News in cooperation with eceee.org
Western US and Southeast Asia face rising dust risk
(Climate News Network, 26 Oct 2020) It obscures the skies and darkens the snows. Wind-borne dust risk is increasingly ominous in a warming world.
Half a planet apart, one low-lying and the other on the roof of the world, two huge regions confront an increasing dust risk − a menace to jobs, to food and to lives.
The Great Plains of North America are getting dustier every year because more soil is now being exposed to erosion. And high in the Himalayas on the continent of Asia, the peaks too are becoming dustier, in ways that threaten to increase the melting of high-altitude snows.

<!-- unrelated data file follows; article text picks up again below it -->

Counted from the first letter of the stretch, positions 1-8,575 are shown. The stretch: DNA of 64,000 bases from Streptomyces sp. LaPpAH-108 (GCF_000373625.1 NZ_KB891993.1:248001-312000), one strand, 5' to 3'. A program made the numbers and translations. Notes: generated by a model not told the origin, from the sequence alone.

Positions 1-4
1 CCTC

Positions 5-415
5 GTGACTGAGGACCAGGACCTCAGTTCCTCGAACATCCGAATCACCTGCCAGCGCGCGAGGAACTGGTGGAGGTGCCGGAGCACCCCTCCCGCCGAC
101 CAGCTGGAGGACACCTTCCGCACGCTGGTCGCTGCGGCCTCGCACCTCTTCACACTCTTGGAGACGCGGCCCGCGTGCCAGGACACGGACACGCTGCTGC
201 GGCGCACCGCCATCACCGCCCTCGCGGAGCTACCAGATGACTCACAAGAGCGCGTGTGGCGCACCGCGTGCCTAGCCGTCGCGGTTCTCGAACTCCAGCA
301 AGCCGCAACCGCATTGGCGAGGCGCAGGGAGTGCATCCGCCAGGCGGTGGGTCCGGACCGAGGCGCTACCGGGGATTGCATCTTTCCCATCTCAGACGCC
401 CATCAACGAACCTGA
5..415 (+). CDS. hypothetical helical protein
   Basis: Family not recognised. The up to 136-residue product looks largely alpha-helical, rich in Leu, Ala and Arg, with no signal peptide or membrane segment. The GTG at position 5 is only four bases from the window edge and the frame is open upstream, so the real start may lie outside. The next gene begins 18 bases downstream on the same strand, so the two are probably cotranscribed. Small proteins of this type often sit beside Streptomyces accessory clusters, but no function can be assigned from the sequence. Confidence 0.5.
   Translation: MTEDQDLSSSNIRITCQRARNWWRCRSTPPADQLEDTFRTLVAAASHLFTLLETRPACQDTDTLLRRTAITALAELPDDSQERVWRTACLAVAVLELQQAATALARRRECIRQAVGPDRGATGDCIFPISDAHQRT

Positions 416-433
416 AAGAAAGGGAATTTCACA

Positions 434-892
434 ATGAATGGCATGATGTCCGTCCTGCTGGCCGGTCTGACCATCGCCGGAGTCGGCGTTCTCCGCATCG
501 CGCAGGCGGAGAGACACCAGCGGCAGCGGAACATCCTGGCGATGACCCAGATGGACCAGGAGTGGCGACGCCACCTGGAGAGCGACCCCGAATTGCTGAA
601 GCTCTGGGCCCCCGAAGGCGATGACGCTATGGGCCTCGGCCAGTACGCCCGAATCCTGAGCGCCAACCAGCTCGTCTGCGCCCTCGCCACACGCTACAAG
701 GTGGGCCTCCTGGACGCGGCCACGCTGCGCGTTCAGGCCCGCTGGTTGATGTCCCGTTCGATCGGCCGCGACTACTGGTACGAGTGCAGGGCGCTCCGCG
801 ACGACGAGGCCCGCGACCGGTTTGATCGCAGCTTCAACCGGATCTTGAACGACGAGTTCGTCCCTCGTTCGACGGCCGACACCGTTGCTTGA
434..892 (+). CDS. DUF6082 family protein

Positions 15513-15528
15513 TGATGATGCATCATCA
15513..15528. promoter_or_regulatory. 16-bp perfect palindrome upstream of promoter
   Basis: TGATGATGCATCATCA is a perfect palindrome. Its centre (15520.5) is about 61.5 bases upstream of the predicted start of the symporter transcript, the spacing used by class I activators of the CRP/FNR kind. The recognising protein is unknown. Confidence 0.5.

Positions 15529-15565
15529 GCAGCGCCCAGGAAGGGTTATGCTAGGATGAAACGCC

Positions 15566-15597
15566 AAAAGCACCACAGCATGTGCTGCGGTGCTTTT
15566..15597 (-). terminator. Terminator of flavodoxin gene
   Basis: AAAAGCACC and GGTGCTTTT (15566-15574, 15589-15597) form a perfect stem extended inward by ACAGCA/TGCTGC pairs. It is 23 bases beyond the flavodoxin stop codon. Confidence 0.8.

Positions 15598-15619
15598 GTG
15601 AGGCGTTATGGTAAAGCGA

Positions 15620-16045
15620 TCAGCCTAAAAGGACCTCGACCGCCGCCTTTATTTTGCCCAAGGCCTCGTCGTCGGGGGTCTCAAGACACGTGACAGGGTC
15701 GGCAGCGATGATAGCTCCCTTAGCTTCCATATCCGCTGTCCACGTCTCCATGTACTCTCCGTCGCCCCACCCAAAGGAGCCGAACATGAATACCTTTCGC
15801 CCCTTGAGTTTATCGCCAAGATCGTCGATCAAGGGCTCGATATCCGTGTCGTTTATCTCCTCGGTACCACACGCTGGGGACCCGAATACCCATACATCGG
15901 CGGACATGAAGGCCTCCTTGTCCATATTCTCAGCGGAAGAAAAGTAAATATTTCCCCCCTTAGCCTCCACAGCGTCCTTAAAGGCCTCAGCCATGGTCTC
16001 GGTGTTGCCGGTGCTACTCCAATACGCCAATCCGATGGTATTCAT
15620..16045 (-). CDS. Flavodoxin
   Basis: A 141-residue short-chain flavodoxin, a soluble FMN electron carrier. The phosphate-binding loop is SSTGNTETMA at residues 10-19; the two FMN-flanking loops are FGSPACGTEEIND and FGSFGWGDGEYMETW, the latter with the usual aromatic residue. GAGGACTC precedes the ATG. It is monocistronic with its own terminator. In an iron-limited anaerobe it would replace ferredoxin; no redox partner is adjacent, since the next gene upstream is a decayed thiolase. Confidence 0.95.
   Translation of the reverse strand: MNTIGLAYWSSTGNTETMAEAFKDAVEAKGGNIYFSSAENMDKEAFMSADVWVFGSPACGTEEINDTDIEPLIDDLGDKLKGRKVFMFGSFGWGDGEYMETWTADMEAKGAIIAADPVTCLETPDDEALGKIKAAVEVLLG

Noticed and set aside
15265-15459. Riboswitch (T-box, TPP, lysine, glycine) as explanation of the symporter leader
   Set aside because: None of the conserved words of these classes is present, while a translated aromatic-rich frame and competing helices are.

Both findings are in essence bad news. In the western US, higher levels of wind erosion as a consequence of changing farm practices combined with ever-greater probabilities of drought mean ever-higher probabilities of a return of the Dust Bowl that devastated the US Midwest 90 years ago.
And 700 million people in Southeast Asia, China and India depend on the slow melting of the Himalayan glaciers to irrigate their crops in the hot dry season: earlier melting threatens not just livelihoods but lives.
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